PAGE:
B. To make the sleeve longer, we need to add length to the bottom of the sleeve. Extend the bottom of the sleeve 3.5 inches for sizes 2 to 7 and 2 inches for 12 to 18 month.
Cut out 2 sleeves, a front bodice piece and back bodice piece, adding the specified length.
Cut out 2 skirt panels:
12 to 18 mo: 27 wide by your length measurement
2t to 33: 32 wide by your length measurement
4 to 7: 34 inches wide by your length measurement
Step 5: Assemble the bodice and sleeves.
Right sides together, line up the sleeve edges with the arm hole edges of the bodice front. Sew along this seam (marked in blue) and finish the edge with a serger, zig zag stitch or Pinking Shears.
Grab the back dress piece and line up the other sleeve edges and sew the arm/sleeve edges the same way
Next, line up the front and back pieces and sew down the sleeve edge all the way to the bottom of the bodice. Do both sides and finish the seam edge with your preferred method.
Step 6: Gathering, attaching and hemming the skirt.
Next, right sides together, sew the two skirt panels together at the sides and finish the edge with a serger, zig zag stitch or pinking shears. Iron these seams flat.
To gather the top of the skirt, set your sewing machine to the longest stitch width and sew a basting stitch all the way around the top of the skirt. Pull on the bobbin thread and gather the skirt fabric up until it is the same width as the bottom of the bodice.
Right sides together, pin the gathered skirt to the bodice and sew right along the gathered edge. Finish the edge with a serger, zig zag stitch or pinking shears. (I have some better instructions and photos of the gathering process in my sweet spring sundress tutorial.)
Flip the skirt right side out and press this seam.
To hem the bottom edge of the dress, just fold the bottom edge over 1/4 inch, press, fold over another 1/4 inch press again and sew along the folded edge.
Step 7: Creating the neck line casing:
To create the neck casing, fold the edge of the neckline in 1/4 inch and press. Fold the neckline over another half inch and press again. Use pins if needed, but be careful not to melt your pin heads!
Stitch along the edge of the casing, a scant 1/8 inch from the folded edge. Leave a 1.5 inch opening in the casing to insert the elastic.
Cut your elastic according to this guide. (Keep in mind you may want to cinch up your neck line more or less depending on how the dress is fitting:)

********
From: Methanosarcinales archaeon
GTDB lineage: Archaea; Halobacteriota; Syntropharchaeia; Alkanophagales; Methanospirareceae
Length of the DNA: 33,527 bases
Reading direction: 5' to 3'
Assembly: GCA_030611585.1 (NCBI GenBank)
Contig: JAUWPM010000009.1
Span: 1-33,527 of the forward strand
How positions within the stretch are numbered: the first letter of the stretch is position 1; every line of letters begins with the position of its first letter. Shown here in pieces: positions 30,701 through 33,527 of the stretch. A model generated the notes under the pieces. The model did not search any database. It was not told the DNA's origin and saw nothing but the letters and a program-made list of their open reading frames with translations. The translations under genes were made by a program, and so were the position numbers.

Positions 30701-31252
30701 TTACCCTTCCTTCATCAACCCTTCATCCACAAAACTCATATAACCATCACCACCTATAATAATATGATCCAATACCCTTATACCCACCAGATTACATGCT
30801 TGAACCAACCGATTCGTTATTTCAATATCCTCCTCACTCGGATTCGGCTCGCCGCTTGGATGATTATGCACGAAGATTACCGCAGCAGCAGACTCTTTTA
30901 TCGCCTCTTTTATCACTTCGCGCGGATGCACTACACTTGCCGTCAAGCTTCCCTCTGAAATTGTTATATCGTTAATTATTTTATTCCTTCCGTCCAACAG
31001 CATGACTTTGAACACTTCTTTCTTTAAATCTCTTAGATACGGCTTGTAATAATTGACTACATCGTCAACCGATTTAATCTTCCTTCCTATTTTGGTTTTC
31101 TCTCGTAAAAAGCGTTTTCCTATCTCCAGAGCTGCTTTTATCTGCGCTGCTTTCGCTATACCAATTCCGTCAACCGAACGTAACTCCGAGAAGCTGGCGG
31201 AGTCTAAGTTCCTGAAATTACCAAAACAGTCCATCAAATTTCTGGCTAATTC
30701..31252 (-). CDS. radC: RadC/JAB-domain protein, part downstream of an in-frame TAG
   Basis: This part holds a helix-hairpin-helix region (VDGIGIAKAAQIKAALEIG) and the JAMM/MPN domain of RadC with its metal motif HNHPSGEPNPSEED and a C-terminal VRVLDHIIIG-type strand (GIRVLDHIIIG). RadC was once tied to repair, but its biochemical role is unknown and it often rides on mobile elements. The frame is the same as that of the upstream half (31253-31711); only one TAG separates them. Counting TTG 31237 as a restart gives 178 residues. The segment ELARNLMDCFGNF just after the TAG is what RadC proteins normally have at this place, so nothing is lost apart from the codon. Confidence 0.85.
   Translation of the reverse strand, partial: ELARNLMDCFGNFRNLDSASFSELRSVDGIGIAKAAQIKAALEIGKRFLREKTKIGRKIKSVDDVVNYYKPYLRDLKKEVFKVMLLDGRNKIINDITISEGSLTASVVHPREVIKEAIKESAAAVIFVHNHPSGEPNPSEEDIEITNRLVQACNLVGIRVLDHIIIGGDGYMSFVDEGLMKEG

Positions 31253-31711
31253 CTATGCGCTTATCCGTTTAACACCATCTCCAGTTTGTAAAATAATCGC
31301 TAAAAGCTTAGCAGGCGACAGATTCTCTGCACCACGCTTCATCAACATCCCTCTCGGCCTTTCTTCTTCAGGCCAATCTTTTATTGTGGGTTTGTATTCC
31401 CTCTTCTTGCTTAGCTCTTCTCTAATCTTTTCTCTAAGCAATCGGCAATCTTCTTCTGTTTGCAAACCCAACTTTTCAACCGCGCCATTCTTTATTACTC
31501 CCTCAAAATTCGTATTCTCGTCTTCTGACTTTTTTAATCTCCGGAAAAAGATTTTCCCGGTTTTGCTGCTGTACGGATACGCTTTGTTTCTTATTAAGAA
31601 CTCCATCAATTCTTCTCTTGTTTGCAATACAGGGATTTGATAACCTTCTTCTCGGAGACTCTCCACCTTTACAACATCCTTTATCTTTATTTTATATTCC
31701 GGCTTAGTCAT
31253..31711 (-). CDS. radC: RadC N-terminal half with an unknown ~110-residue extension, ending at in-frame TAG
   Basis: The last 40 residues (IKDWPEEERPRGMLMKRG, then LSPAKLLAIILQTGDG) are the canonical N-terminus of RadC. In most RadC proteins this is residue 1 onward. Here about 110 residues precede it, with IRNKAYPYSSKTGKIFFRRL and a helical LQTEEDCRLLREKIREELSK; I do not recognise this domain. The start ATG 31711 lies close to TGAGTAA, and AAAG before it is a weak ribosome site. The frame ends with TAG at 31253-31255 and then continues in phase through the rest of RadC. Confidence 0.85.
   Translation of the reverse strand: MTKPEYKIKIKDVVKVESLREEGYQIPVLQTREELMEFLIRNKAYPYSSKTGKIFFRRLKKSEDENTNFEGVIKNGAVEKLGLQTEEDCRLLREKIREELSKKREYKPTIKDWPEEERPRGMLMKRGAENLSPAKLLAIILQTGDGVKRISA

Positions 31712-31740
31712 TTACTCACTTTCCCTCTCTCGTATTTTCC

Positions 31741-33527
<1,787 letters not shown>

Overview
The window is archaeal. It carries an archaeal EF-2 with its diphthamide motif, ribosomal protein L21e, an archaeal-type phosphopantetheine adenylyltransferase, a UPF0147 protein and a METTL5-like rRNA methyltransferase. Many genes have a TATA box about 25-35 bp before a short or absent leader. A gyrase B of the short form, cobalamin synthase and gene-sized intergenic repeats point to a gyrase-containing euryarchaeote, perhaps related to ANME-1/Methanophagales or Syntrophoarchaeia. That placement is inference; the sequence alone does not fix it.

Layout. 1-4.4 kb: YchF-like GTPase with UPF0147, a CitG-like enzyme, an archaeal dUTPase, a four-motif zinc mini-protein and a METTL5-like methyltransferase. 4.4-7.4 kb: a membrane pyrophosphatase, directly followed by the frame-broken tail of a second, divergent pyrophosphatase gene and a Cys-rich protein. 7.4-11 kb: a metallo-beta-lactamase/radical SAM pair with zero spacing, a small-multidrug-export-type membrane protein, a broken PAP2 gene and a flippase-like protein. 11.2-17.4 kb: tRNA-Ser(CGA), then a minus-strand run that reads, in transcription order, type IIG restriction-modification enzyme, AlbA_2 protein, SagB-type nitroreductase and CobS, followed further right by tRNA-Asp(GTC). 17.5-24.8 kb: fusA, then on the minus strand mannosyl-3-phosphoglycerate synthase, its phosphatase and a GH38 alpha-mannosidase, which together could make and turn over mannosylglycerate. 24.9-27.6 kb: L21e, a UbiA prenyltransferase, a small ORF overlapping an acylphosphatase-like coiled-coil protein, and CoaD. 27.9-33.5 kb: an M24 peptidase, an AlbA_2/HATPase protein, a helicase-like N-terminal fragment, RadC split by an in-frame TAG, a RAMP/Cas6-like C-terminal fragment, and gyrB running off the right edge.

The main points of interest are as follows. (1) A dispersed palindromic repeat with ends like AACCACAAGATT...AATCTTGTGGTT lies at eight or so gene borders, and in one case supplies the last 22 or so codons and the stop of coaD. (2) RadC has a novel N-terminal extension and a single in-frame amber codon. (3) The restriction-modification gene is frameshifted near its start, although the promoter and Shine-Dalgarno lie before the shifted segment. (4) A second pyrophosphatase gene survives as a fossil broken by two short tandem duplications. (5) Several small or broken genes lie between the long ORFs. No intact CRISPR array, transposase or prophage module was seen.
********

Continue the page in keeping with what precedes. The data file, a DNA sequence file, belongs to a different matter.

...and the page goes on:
12 to 18 months: 11 to 13 inches
2t/3t: 12 to 15 inches
4/6: 15 to 17 inches
7: 15 to 18 inches
Attach a safety pin to the edge of the elastic and thread the elastic through the casing. Have your model try on your dress if possible and make any needed adjustments.
Sew the elastic ends together (Be careful not to twist them) using a wide zigzag stitch and trim any excess elastic. Finish sewing the elastic casing closed.
Step 8: Sleeve finishing options:
To finish the sleeves of your peasant dress, you can choose to shirr the sleeve edge or create a casing and add elastic.
First, finish the bottom hem of the sleeves with a narrow 1/4 inch hem. (Fold the bottom edge over 1/4 inch, press, fold over another 1/4 inch press again and sew along the folded edge – I opted for a rolled edge hem…)
To shirr the sleeves, use elastic thread in the bobbin and regular thread in the needle and sew three lines of shirring 1/8 inch apart, 1 7/8 inch from the edge of the sleeve,. (If you need more information on how to shirr, you can find one in my simple shirred sundress tutorial.)
Step 9: Sewing the sash.
Uh oh… I did not take any photos of this step, so I made the image below to help you visualize how to assemble the sash…
And that is it! You are done with the Modern Peasant Dress!
Every year, we head out to find the best bluebonnet patches in the neighborhood and get pictures.
Don’t miss any more posts! You can follow along on Feedly, Bloglovin’, via blogger using the Google Friend Connect widget, your favorite feed reader, or by signing up via email. Just click on one of the icons below:
About the Author
Jamie Sanders is a wife and mom of 2, located in the heart of Texas. She founded Scattered Thoughts of a Crafty Mom in 2011 as a place to share creative ideas and family friendly recipes. Her work has been featured on Martha Stewart, Woman’s World, HuffPost, TODAY, Pioneer Woman, HGTV, CNET, Good Housekeeping, Yahoo, Oprah Daily, and Redbook, plus many other publications. To date, she had given away just under a million free pdf sewing patterns.
Love the re-mix peasant dress!
Thank you so much for the tutorial! i have made 3 dresses so far and i love all your help!
I also wanted to know if you sew the sash to the dress
I did not, but you could attach the sash at the side seams.
Super cute dress! Do you sew the sash to the dress?